Intrauterine insemination (IUI) involves directly placing sperm into the uterus of a person with female anatomy. For a person who struggles to achieve pregnancy, IUI may be the only treatment needed.

Intrauterine insemination (IUI) is a fertility treatment where sperm are placed directly into a woman’s uterus.

During natural conception, sperm have to travel from the vagina through the cervix, into the uterus, and up to the fallopian tubes. With IUI, sperm are “washed” and concentrated, and also placed directly into the uterus, which puts them closer to the egg.

This process can increase the likelihood of pregnancy in certain couples who have had difficulty getting pregnant.

Who does IUI help?

IUI is a relatively noninvasive and less-expensive fertility treatment compared to more invasive and costly treatments such as in vitro fertilization (IVF). In some cases, couples may begin with IUI before progressing to IVF if needed. IUI may be the only treatment needed to achieve pregnancy.

IUI can be performed using a male partner’s sperm or donor sperm. IUI is most commonly used in these scenarios:

  • unexplained infertility
  • mild endometriosis
  • issues with the cervix or cervical mucus
  • low sperm count
  • decreased sperm motility
  • issues with ejaculation or erection
  • same-sex couples wishing to conceive
  • a single woman wishing to conceive
  • a couple wanting to avoid passing on a genetic defect from the male partner to the child

IUI isn’t effective in the following scenarios:

  • women with moderate to severe endometriosis
  • women who have had both fallopian tubes removed or have both fallopian tubes blocked
  • women with severe fallopian tube disease
  • women who have had multiple pelvic infections
  • men who produce no sperm (unless the couple wishes to use donor sperm)

In situations where IUI isn’t recommended, another treatment such as IVF may be helpful. If you wish to discuss options for conceiving, your doctor can help determine the best course for you.

What to expect when you have the procedure

IUI is a relatively painless and noninvasive procedure. IUI is sometimes done in what is called the “natural cycle,” which means no medications are given. A woman ovulates naturally and has the sperm placed at a doctor’s office around the time of ovulation.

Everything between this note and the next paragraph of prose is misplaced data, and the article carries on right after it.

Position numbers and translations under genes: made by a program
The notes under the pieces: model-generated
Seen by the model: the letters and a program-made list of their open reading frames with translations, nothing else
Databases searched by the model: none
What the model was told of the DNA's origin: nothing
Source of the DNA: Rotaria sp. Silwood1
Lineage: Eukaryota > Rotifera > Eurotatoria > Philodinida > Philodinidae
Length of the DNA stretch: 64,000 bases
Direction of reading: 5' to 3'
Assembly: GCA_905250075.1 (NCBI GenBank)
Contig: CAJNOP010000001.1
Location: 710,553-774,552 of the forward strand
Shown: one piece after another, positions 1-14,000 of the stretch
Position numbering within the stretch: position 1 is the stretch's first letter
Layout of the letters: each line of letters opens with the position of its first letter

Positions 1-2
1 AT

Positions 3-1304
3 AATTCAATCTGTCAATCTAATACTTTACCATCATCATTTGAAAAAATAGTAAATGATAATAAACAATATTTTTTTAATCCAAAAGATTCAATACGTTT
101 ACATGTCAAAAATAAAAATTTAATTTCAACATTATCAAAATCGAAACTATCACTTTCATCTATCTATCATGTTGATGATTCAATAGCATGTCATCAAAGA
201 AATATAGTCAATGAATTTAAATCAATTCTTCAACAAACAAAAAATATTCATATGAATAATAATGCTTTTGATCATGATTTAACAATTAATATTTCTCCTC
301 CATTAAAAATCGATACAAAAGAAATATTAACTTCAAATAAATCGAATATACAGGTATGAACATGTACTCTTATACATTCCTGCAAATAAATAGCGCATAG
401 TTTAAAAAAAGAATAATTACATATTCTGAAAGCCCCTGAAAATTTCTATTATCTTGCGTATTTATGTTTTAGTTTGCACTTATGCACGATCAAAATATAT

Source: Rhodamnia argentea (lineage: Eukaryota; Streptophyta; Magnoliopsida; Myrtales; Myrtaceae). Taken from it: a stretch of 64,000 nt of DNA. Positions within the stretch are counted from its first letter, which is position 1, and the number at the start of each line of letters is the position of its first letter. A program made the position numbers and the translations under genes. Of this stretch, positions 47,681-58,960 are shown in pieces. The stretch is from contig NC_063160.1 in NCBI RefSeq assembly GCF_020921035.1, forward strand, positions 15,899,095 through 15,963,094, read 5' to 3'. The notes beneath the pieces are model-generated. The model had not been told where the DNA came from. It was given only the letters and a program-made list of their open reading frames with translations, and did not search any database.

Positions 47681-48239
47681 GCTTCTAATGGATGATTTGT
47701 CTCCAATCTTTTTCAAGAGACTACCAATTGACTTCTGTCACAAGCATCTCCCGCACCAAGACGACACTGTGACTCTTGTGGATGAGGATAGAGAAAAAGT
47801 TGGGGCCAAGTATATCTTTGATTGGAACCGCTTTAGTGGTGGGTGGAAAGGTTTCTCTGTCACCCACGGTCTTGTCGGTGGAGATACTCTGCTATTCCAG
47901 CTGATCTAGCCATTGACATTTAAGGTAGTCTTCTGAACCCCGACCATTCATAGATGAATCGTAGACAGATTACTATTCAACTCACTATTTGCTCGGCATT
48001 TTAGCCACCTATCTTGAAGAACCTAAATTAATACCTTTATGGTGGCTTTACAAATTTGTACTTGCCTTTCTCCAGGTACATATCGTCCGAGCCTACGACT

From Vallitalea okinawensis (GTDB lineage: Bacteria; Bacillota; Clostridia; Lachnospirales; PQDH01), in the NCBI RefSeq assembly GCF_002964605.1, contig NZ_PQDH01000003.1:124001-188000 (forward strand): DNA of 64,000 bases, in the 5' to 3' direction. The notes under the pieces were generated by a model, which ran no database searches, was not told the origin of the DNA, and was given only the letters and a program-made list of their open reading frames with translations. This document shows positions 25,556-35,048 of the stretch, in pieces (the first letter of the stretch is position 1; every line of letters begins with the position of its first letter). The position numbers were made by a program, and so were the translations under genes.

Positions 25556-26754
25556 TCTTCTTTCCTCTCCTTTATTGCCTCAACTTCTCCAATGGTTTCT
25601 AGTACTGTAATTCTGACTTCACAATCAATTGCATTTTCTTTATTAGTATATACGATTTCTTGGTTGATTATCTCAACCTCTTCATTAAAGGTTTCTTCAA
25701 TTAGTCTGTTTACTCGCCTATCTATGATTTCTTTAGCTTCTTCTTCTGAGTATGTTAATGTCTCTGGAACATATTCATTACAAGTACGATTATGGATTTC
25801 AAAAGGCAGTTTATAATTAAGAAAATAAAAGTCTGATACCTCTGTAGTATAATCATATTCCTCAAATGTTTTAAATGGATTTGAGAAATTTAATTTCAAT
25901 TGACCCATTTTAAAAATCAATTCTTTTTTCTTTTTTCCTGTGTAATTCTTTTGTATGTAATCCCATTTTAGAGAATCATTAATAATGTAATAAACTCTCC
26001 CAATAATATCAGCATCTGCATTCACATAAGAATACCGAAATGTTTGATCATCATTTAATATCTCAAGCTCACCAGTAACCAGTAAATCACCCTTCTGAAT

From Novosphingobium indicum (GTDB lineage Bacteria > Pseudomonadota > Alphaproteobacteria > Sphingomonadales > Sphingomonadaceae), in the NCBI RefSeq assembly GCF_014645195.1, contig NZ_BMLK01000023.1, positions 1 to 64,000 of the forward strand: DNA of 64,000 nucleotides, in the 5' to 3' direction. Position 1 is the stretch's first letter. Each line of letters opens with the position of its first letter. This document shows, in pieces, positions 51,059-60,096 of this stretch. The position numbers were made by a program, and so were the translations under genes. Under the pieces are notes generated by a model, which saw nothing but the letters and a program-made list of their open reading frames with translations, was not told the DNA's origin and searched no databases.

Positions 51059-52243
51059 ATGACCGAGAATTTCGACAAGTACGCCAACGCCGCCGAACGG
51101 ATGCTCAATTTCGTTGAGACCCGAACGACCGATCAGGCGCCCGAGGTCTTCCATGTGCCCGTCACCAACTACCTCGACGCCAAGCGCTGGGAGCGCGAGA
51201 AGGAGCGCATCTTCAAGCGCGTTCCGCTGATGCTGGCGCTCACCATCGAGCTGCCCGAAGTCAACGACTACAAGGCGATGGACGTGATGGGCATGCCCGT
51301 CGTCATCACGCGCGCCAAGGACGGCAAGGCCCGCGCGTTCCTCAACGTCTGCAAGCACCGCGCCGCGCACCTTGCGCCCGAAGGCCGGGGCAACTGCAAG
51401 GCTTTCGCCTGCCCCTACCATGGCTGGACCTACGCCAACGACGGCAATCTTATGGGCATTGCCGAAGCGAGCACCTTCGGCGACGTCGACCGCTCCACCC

IUI can also be combined with ovarian stimulation. Medications such as clomiphene citrate (Clomid), hCG (human Chorionic Gonadotropin), and FSH (follicle stimulating hormone) may be used to prompt the ovaries to mature and release an egg or multiple eggs. Ovulation with more than one egg usually increases chance of pregnancy.

Each medical facility and doctor will have their own specific instructions for the IUI procedure. After your initial consultation, when you and your physician have determined that IUI is the best course to pursue, a typical timeline may include the following:

  • You may have several office visits while on your period for bloodwork, ultrasounds, and medication instructions.
  • If medications are prescribed, you’ll usually start taking them while on your period.
  • About a week after starting the medication, you’ll likely have another ultrasound and possibly bloodwork.
  • Depending on your test results, your doctor will determine when you’re ovulating, and you and your partner will return to the clinic. This is typically 10 to 16 days after starting the medications.
  • Your male partner will provide a semen sample the day of the procedure, or the donor sperm will be thawed.
  • The sperm will immediately be taken to a lab where they will be “washed.” This is a process where the seminal fluid and other debris are removed so that the sperm is very concentrated and unlikely to irritate the uterus.

IUI is quick and typically painless and does not require anesthesia.